HD TV. circa 1950


In December 2013, an extraordinary collection of early technologies went under
the hammer at Bonhams in London. Among the treasure trove was a working
Teleavia type P111 television set from 1950. Designed by Citroen DS designer
Flaminio Bertroni, the odd-looking set is one of the earliest examples of high-
definition TV. High-def from the 1950s?

The invention of the television cannot be attributed to one man; it was a slow
process of collective improvement between researchers from different countries
and tinkerers whose initial concepts date back to the 1880s. It was the
successive discoveries in electricity and electronics that helped to achieve the
theoretical projects of the first researchers.

Enter Rene Barthelemy, a brilliant French engineer responsible for numerous
impressive electronic achievements in the broadcasting field through the “20s
and “30s including developments of the Nipkow lens disc and research into
adopting a worldwide standard for transmission.

As head of French Television, Barthelemy initiated regular broadcasts, using the
Eiffel Tower as a transmission mast with a power of 10 kilowatts, on 4 January,
1937, in 180 lines of definition. In July 1938, a three-year decree defined a
standard of 455 lines VHF. In 1939, broadcasts continued despite there being
only 200 to 300 individual television sets in Paris. With the entry of France into
World War II the same year, broadcasts ceased and the transmitter of the Eiffel
Tower was sabotaged.

During the war years Barthelemy, now a member of the Academy of Sciences,
continued to work effectively in the field of television, using his inventive genius
and rigour to develop a 1015-and 1042-line system before settling on a more
stable 819-line structure.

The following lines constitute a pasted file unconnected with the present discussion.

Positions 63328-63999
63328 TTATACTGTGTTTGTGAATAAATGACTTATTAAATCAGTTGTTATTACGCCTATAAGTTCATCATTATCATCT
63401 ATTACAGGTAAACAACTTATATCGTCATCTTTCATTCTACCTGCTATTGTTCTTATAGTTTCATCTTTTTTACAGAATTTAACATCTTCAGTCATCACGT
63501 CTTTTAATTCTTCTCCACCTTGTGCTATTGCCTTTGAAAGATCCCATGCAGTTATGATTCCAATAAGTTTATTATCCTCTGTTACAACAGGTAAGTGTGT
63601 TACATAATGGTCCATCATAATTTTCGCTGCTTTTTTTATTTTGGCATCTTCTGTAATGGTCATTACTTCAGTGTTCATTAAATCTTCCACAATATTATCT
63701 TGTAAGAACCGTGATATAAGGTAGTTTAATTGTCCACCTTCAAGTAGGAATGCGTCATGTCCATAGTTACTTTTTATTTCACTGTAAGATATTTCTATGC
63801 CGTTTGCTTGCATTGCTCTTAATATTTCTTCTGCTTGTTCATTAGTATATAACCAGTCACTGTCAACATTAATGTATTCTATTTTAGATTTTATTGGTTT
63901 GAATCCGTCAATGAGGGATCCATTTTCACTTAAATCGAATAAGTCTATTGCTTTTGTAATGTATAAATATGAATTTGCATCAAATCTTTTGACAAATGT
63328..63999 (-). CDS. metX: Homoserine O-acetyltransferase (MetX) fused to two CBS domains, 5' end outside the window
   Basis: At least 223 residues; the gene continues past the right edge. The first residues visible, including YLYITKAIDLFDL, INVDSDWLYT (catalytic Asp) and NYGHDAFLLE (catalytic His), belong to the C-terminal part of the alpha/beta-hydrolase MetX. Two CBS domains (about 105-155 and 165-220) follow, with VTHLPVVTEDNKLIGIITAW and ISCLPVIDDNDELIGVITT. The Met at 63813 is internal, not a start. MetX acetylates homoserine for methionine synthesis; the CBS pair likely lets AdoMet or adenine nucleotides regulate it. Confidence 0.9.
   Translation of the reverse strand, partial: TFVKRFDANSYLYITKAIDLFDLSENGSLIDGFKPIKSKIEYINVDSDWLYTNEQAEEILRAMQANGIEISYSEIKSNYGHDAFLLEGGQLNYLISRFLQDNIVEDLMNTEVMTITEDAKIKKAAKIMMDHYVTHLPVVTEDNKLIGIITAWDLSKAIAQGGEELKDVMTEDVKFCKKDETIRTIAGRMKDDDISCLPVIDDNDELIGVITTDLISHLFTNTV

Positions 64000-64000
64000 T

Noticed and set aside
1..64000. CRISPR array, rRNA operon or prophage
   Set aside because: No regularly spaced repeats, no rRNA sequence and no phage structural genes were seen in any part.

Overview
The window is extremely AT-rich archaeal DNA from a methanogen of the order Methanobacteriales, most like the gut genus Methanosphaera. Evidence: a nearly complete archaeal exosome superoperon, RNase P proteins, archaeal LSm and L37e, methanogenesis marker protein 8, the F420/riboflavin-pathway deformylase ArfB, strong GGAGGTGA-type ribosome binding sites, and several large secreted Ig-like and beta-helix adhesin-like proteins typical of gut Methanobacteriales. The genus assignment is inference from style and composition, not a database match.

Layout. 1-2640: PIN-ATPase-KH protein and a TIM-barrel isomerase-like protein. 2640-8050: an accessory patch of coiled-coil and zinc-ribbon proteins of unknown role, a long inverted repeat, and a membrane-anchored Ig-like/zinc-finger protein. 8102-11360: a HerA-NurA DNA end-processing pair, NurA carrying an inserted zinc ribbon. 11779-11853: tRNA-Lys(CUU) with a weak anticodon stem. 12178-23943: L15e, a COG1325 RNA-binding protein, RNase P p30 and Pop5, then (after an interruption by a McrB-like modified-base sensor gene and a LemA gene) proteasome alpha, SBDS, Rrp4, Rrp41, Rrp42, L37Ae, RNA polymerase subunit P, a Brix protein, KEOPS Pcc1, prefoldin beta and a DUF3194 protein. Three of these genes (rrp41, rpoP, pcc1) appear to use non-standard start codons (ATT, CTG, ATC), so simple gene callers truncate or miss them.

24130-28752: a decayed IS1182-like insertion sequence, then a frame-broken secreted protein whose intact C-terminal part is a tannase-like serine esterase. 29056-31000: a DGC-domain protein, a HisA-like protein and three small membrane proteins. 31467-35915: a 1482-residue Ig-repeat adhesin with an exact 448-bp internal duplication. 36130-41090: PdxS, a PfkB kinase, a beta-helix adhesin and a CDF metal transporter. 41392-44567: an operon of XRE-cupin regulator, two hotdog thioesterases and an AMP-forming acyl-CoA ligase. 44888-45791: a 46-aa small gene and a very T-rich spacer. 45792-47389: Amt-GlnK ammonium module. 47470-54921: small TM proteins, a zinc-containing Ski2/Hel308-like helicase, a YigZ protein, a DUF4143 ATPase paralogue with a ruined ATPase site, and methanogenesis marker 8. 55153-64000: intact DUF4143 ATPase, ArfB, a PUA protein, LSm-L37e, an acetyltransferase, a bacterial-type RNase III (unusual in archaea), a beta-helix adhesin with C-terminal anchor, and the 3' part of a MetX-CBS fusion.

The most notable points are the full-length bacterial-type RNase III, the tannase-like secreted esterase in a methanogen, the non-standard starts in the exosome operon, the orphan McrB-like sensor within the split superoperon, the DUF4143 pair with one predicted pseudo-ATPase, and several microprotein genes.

When Europe resumed TV transmissions after WWII (ie. in the late 1940s and
early 1950s) most countries standardised on a 576i (625-line) television system.
On 20 November 1948, François Mitterran, (the then Secretary of State for
Information), decreed a French broadcast standard of 819 lines; broadcasting
began at the end of 1949 in this definition. France was the only European
country to adopt it.

This was arguably the world’s first high-definition television system and by
today’s standards it could be called 755i (as it had 755-lines active) with a
maximum theoretical resolution of 408×368-line pairs (which in digital terms can
be expressed as equivalent to 816×737 pixels), with a 4:3 aspect ratio.

By comparison, the modern 720p standard is 1280×720 pixels, of which the 4:3
portion would be 960×720 pixels. The choice of number of lines has to do with
frequency divider circuits. Before the advent of ICs you could only do odd
numbers (usually primes like 3, 5 and 7) of divisions of a main clock frequency to
obtain the line and field rates. With a mains power frequency of 50Hz the values
of 13 x 7 x 3 x 3 give 819 lines.

The development of a high definition standard was an impressive achievement, –
but, was France and its overseas territory markets large enough to sustain the
format in the face of a globally developing broadcast industry with its cheaper
sets on the consumer side and broadcast equipment on the technical side? The
signal also took up a relatively whopping 14mHz, double the amount of 625 line
systems, meaning that fewer channels were possible, plus there was the small
matter of colour.

Despite some attempts to create a colour SECAM version of the 819-line system,
France later abandoned it in favour of the Europe-wide standard of 625 lines
(576i50), with the final 819-line monochrome transmissions from Paris in 1984.
TMC in Monaco were the last broadcasters to transmit 819-line television, closing
down their System E transmitter in 1985.

What makes the Teleavia type P111 television set unique is that it was a ’dual
standard” TV, with the capability to show 441 lines along with a high definition
facility of 819 lines. It is speculated that Teleavia may have been trying to
’future-proof” the P111 in case the French government decided to change their
minds and standardise with their European colleagues earlier than they did.


Please enter your comment!
Please enter your name here